Book Review – Murach C# 2005
Date Published: 20 July 2006
Murach’s C# 2005 is one of many books I’ve picked up since .NET 2.0/VS2005 went gold last November. I have to say, I really love the layout of Murach’s line of books. The book would make an ideal textbook for a training class, but outside of a training environment it is still a great learning tool. In addition to great technical material, each chapter also includes practice exercises. Joe Stagnerrecently blogged about the book, too, saying:
But UNLIKE a lot of textbooks, it is easy to read (and therefore learn from), it’s up-to-date, including detailed coverage of the latest C# 2.0 language constructs, and it has a commercial programming feel so it’s goal is not simply to provide academic coverage of the programming language, but rather how to write good code with C#
Wanna learn C# ? Wanna learn more about C#? Want a great desk reference for C#?
Buying this book should be a no-brainer !
Rather than going into great detail myself, I think it’s pretty safe for me to just “me too” Joe’s remarks. You can read more about the book on Amazon.comor on Murach’s web site, where you can also purchase the book online. One feature of Murach’s line of books that I really like is their “paired pages” layout. Whenever you’re on a particular page, the left page contains explanatory text, while the right side shows sample code, figures, etc. This makes it very easy for you to read on the left page and refer to things on the right side, and completely avoids the issue most technical books (and many magazines) have of making you flip several pages to find the code listing or figure references in a particular bit of text. Another nice feature of this book is that it tries, as Joe mentions above, to be on-target for professionals. For example, when using sample applications to make points about C# language features, objects like customers and orders are used rather than shapes or animals.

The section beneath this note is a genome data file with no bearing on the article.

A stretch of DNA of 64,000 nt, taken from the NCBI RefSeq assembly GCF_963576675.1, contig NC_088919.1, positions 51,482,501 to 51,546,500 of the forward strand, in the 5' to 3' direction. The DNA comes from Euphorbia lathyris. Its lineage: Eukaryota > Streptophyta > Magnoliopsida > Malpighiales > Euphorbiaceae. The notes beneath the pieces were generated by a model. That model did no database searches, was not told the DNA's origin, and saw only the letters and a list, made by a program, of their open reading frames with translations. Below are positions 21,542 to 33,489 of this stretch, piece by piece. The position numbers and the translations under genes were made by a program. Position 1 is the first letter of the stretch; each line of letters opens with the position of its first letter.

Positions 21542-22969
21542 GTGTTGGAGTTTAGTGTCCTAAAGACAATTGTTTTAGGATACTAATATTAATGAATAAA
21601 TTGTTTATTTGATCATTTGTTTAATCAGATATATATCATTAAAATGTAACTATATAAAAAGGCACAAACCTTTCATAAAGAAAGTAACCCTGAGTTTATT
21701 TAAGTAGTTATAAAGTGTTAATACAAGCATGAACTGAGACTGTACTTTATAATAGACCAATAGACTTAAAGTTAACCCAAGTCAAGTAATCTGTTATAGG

Finally, this book’s coverage, layout, and organization make it well-suited as a desktop reference, not just as a tutorial. I’d certainly recommend it, but more than that, if you already have a bunch of C# books but are looking for another topic, I would recommend you try one of Murach’s titles. They have a small but growing selection of Microsoft development books, all of which (as far as I know) are laid out similarly to this one. Check them out.
Steve is an experienced software architect and trainer, focusing currently on ASP.NET Core and Domain-Driven Design.